Not Your Typical Church Pageant

Jim Kumorek • Event ProductionJanuary 2019 • January 14, 2019

First Baptist Fort Lauderdale’s 35th Year Brings Audiences from all over Florida for this Annual Extravaganza

Church pageants in December aren’t uncommon — unless they draw crowds from hundreds of miles away, run for a month and have a budget of over $1 million. Yet this is what First Baptist Church of Ft. Lauderdale has been doing for years. In 2018, the church marked its 35th year of combining holiday entertainment with a Gospel message.

“That first year, the church really wanted to do something special for the Ft. Lauderdale community,” recalls Pastor David Gross. “Church member Sandra Casteel agreed to put together a program, and we held it at Ft. Lauderdale’s War Memorial Auditorium. It was a huge success and became an annual event. However, we quickly ran out of room at that venue. Our current church auditorium was actually purpose-built for hosting the pageant. We’ve been utilizing Majestic Productions out of Indiana on the pageant for years now, and they have been instrumental in helping us outfit our auditorium so that it serves both the pageant and our weekly worship services well.”

12 Days of Christmas. Photo by Chris Esterline

The pageant takes place in two acts. Act I is light-hearted and fun, filled with popular Christmas music. “We want it to be very accessible,” says Gross. “We make it fun, nostalgic—something that will help you set your burdens aside for a little while. It’s a time where the audience gets to know us a little. Our Opening Scene ends with Man with the Bag complete with Santa in a horse-drawn sleigh, and Act I closes with singing, dancing and a pyrotechnic show.”

Act II presents the story of Jesus Christ, but not just the Christmas story of His birth—the story of his entire life. “Without the story of Christ’s death and resurrection, the story of his birth really has little meaning,” comments Gross. “We start with Mary and Joseph entering the auditorium on a donkey at the rear of the house, and they progress up a ramp onto the stage. We make use of a variety of live animals during the second act, including an African steer, a small herd of goats, three camels, a horse, a donkey and a parrot.”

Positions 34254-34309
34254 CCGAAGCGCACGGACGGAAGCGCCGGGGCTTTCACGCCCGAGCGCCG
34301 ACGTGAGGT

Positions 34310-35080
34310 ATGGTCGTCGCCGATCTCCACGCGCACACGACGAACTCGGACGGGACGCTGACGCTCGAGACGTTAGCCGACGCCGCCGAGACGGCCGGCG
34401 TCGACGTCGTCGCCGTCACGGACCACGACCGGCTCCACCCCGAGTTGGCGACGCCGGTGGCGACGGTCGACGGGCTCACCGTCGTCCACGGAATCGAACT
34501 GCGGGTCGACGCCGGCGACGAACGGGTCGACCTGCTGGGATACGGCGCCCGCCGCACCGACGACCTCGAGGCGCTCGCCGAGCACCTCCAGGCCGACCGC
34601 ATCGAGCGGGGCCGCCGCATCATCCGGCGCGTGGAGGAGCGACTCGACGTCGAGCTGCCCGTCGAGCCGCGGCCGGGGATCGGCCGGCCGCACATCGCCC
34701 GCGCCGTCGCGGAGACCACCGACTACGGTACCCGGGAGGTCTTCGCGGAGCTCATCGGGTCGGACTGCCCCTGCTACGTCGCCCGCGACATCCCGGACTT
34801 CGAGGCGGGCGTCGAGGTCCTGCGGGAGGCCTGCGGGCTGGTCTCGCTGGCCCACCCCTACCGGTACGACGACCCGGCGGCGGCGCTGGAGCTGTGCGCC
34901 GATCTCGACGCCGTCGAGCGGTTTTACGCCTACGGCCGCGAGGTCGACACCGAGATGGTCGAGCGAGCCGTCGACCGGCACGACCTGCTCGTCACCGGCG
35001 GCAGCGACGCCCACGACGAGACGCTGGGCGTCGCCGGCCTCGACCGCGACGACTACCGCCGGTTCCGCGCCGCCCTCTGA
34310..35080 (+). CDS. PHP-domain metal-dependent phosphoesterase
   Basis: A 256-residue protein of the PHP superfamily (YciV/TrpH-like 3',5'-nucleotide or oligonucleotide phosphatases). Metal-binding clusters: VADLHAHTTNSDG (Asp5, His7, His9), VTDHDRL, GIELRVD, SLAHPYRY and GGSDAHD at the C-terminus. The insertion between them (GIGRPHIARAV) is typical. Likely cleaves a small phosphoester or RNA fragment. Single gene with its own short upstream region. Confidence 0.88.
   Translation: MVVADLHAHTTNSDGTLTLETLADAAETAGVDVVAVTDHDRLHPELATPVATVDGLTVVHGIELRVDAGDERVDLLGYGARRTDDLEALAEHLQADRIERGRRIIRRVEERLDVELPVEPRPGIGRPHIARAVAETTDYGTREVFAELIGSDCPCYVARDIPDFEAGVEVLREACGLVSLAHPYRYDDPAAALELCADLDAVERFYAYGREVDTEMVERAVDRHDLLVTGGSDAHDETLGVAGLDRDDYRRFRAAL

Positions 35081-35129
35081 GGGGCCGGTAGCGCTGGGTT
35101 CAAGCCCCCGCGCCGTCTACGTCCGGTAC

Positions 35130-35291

The Cross. Photo by Abel Aluart

‡‡         Staging

With the use of live animals, particularly for those moving from the house area to the stage, the staging needed to accommodate facilitating the animals’ movements. Two ramps, one on either side of the stage, are equipped with electric actuators so that they can be lowered for moving people, animals and other large objects from the house seating area to the stage, and then raised up to be level with the stage floor and used as part of the stage. When originally built, the ramps did not have any automation. Years later, the upper half of the ramps were rebuilt with manually operated hinged sections. A few years after that, the custom actuator system was developed to further automate the hinging movement for more efficient and smooth transitioning of elevation.

The apron has three sets of stairs leading down into the house area, and the church has constructed modular platforms that fit into the stairs to turn them into thrusts. This year, those thrusts are used for holding large three-foot square presents and Christmas trees for Act I. For Act II, however, those stairs are needed for the biblical scenes, and the staging is removed during intermission.

Let It Snow. Photo by Chris Esterline

The most exciting part of the church’s staging, and very unusual for a church facility, is the lift system build into the apron of the stage. BJ Schnettler with Majestic Productions, who is the lighting console programmer and lead lighting technician for the show, describes this unique element.